The State of the Department (Quack)

#AmericanPrestige | #WhatTheyVotedFor

With apologies: Altered detail from cartoon by Jen Sorensen, 17 April 2018.

“guess how many people are working on Iranian nuclear proliferation at the State Department? as of today....zero”

Anne Applebaum

We should be clear that by today, the columnist means Friday last, when she posted the tweet, which refers, in turn, to a report from Foreign Policy:

One of the State Department’s top experts on nuclear proliferation resigned this week after President Donald Trump announced the U.S. withdrawal from the Iran nuclear deal, in what officials and analysts say is part of a worrying brain drain from public service generally over the past 18 months.

Richard Johnson, a career civil servant who served as acting assistant coordinator in State’s Office of Iran Nuclear Implementation, had been involved in talks with countries that sought to salvage the deal in recent weeks, including Britain, France, and Germany — an effort that ultimately failed.

Johnson’s departure leaves a growing void in the State Department’s stable of experts on Iran’s nuclear program and highlights a broader problem of high-level departures from government.

Officials say the trend is particularly evident at the State Department, where Trump sidelined career diplomats and morale plummeted under former Secretary of State Rex Tillerson. The office Johnson led has gone from seven full-time staffers to none since Trump’s inauguration.

Today is Tuesday, and elsewhere in the commentariat Steve Benen notes, “The article didn’t explicitly say that Johnson resigned in protest, but there doesn’t appear to be much of a mystery about what happened here.”

We might also take a moment for more particular details, though, as the msnbc blogger treads uncertain ground fraught in specific ways. He bookends his consideration thus:

Since Donald Trump took office, the State Department has been marginalized and ignored in ways without modern precedent, and many prominent officials have parted ways with the diplomatic agency. Foreign Policy, however, reported the other day on an especially notable departure.

So to recap, Trump rejected an international agreement that was working, despite not fully understanding what the policy was or what it did. He replaced the deal with nothing, And in case that weren’t quite enough, the president has no plan for what comes next, and a hollowed out team responsible for working on the underlying issue.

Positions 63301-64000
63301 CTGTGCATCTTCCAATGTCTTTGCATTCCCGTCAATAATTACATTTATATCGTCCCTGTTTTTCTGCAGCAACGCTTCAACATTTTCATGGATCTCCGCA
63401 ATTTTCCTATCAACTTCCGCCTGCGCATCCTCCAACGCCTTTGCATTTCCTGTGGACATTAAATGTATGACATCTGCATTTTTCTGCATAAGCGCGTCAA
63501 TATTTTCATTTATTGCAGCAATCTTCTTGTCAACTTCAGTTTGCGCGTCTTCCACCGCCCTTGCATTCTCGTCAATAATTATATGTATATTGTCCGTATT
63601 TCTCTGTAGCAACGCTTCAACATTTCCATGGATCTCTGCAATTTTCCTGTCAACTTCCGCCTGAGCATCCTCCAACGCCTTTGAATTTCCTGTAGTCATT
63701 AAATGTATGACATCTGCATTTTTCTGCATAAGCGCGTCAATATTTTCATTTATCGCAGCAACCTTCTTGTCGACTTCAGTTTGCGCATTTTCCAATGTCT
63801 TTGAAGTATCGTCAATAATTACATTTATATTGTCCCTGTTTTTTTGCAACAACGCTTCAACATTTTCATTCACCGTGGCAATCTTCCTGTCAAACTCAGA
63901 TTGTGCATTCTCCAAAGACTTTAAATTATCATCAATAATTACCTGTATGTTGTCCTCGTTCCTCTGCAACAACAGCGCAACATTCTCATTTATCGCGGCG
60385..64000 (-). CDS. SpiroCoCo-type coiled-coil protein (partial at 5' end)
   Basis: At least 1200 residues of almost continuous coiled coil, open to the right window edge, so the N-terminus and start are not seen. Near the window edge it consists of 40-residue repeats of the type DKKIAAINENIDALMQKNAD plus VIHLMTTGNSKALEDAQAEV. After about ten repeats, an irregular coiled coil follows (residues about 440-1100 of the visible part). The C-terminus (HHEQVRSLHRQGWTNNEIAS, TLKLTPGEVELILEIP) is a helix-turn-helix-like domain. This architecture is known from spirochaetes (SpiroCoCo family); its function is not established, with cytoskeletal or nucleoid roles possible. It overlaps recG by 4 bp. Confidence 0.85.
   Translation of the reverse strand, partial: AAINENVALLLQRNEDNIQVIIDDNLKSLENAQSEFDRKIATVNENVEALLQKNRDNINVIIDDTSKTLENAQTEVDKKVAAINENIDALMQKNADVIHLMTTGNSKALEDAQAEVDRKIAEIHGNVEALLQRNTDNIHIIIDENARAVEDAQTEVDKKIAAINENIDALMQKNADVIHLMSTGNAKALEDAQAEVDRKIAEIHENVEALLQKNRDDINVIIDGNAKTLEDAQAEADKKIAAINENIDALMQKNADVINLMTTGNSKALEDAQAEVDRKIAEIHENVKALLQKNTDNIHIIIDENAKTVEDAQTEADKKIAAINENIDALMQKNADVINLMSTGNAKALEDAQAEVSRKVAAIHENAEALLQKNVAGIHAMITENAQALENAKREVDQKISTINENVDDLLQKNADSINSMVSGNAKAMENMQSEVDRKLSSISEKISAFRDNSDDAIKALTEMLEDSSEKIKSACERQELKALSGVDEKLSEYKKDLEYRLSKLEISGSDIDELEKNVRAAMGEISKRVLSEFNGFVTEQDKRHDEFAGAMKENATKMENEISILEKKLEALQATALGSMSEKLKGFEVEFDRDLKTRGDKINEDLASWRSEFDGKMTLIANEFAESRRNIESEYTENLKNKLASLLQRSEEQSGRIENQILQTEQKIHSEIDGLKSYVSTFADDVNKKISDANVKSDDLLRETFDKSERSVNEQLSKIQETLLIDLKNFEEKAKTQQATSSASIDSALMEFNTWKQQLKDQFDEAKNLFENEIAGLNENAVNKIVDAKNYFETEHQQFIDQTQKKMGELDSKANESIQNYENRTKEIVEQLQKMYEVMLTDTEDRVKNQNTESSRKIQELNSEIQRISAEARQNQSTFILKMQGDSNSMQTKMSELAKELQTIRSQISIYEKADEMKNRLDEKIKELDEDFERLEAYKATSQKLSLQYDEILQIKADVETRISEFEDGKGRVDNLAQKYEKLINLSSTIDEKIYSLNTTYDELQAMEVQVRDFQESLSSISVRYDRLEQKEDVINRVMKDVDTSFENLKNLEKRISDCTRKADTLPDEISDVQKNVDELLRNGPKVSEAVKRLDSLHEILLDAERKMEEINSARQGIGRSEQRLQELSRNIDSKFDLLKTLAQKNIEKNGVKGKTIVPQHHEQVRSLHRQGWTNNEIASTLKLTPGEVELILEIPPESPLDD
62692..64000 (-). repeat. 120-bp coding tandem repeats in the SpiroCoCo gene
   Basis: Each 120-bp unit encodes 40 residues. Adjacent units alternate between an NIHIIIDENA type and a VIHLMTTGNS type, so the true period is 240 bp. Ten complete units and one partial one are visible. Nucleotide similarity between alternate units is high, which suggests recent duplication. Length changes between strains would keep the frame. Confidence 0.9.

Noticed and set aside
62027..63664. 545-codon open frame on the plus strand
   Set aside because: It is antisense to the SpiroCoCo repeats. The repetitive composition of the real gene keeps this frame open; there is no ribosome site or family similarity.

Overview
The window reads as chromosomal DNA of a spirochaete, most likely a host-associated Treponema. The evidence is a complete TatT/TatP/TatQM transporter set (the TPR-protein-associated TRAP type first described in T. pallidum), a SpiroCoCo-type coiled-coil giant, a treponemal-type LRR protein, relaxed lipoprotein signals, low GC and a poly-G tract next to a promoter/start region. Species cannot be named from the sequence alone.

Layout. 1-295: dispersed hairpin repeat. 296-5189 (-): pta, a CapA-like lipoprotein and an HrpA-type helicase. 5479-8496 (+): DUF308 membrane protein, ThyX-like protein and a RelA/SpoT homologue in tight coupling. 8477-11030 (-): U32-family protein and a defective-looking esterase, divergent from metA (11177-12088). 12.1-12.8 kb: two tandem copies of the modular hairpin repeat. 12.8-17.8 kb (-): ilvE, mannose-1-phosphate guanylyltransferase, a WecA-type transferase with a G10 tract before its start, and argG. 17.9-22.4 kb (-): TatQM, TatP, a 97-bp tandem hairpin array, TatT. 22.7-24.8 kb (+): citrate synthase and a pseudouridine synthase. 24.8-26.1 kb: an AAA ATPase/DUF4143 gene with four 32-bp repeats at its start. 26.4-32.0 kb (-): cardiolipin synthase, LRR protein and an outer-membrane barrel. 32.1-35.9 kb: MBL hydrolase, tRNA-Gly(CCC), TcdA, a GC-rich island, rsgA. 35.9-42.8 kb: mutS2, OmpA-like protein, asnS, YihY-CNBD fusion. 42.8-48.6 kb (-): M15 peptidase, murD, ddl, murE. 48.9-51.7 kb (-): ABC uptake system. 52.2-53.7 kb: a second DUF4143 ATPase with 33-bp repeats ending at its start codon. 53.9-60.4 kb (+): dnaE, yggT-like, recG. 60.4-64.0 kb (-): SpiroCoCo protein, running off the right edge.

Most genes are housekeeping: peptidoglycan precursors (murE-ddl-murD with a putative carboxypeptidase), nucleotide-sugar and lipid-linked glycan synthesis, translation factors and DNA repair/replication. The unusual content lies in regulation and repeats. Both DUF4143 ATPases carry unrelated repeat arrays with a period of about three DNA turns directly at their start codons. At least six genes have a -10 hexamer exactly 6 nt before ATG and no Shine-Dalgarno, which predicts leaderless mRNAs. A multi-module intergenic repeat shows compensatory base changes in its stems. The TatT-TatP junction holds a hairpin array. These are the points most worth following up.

This, according to the White House and its allies, is evidence of a great Trump accomplishment.

This is important. There is a question whether reporters and, if we are familiar with the notion, serious participants in serious discourse should ever come right out and say it, but that is the thing about the state of the Department, that we might dismiss conspiratorial notions and hew to reality, whatever that actually turns out to mean in the context of serious discussion and consideration, but tacitry eventually fails, and for quite a while it really has seemed rather quite obvious what is going on, that the Trump presidency is devastating American prestige, and we are well within the right of serious consideration to wonder if perhaps that is the point. To wit, if Mohamed Yehia reports that President Rouhani responded to Trump’s dereliction of the nuclear agreement by announcing that, “Iran will be conferring with the world’s two super powers, Russia and China”, we need not flip a coin ‘twixt grinning quietly into our coffee at the scorch, or reminding ourselves who benefits from all this and wondering quite grimly if perhaps that is the point, because we can do both, and simultaneously.

Nor does that actually change anything, but still. It is easy enough to recite stale aphorisms—(Looks like a duck, waddles like a duck, quacks like a duck; can’t be a duck, because that would be dehumanizing)—if they might even be called that, but the principle remains, so, no, Donald Trump is not really dismantling American foreign policy institutions that he might create a power vacuum for, say, Russia to fill. We bear witness, instead, to some other manner of quackery.

____________________

Image note: With apologies — Altered detail from cartoon by Jen Sorensen, 17 April 2018.

@anneapplebaum. “guess how many people are working on Iranian nuclear proliferation at the State Department? as of today....zero”. Twitter. 11 May 2018.

@yehia. “Iranian president Rouhani: ‘Iran will be conferring with the world’s two super powers, Russia and China'”. Twitter. 8 May 2018.

Benen, Steve. “Who’s working on Iranian nuclear proliferation in the Trump administration?” msnbc. 15 May 2018.

Lynch, Colum and Robbie Gramer. “Top State Department Nuclear Expert Announces Resignation After Trump Iran Deal Exit”. Foreign Policy. 11 May 2018.

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